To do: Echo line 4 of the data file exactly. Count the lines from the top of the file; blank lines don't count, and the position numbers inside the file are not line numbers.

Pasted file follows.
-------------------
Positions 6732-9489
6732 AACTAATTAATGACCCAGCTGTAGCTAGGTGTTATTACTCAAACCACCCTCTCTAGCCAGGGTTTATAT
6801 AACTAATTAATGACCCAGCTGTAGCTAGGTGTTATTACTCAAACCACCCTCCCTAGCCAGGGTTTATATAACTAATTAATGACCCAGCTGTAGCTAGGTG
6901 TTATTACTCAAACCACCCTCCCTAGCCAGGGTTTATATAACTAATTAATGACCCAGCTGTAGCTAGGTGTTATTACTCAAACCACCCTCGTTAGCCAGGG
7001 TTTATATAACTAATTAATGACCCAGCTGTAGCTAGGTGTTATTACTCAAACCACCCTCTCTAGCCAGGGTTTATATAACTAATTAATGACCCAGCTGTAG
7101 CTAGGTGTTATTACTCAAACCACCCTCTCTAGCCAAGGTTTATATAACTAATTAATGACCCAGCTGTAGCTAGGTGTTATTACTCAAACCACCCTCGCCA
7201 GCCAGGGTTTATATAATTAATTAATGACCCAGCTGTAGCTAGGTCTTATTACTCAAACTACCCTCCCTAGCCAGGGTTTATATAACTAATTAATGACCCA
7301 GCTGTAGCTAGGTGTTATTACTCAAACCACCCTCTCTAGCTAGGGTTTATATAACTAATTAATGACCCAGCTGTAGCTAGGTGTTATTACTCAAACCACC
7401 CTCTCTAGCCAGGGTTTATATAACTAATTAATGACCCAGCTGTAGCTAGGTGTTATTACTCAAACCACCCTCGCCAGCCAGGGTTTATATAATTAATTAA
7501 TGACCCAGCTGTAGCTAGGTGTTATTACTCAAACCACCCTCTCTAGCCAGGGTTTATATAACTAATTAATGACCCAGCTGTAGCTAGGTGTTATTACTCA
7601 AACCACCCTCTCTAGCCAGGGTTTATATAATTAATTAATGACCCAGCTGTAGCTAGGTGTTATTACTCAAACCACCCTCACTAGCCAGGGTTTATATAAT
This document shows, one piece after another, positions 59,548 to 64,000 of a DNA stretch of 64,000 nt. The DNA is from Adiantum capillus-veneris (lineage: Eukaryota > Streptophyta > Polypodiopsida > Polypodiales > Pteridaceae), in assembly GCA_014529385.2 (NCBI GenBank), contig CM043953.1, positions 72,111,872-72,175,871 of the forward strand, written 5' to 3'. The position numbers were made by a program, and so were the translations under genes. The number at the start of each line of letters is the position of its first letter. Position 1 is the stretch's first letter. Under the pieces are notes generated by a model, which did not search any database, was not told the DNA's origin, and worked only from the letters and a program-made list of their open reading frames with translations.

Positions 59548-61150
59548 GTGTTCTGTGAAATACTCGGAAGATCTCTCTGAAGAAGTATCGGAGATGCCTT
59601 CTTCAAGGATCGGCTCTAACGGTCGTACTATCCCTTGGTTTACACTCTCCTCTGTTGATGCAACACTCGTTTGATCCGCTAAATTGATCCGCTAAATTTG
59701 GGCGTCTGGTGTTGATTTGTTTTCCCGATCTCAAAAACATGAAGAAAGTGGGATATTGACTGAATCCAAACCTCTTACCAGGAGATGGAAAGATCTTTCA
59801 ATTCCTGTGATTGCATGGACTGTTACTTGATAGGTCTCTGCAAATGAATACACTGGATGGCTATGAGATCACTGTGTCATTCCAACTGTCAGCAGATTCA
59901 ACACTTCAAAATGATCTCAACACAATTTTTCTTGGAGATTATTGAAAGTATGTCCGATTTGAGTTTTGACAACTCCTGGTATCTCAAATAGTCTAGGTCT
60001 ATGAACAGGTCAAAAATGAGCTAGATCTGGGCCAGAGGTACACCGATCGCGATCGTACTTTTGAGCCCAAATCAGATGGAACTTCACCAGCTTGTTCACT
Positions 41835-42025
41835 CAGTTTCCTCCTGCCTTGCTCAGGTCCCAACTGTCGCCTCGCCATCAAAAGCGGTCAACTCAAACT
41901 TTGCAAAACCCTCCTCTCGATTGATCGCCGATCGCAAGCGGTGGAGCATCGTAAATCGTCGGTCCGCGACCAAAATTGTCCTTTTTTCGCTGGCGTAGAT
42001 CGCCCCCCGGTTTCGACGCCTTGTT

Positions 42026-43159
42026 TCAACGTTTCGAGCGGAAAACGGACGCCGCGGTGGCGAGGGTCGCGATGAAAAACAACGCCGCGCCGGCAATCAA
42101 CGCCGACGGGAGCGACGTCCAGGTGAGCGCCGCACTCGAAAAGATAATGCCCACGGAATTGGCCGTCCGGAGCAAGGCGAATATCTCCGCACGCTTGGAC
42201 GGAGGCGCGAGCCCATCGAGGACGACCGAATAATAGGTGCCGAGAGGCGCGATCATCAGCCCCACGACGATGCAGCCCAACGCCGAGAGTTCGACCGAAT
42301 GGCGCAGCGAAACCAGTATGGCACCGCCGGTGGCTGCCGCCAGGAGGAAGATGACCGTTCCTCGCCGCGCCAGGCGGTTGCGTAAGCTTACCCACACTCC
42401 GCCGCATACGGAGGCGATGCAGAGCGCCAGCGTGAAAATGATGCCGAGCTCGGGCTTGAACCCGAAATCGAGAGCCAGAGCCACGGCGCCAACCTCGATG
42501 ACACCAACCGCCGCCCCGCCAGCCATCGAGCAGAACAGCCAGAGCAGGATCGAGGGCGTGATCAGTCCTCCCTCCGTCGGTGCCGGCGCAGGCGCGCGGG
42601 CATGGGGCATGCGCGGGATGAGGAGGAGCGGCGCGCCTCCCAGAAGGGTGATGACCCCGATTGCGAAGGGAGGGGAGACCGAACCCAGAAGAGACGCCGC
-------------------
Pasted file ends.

6901 TTATTACTCAAACCACCCTCCCTAGCCAGGGTTTATATAACTAATTAATGACCCAGCTGTAGCTAGGTGTTATTACTCAAACCACCCTCGTTAGCCAGGG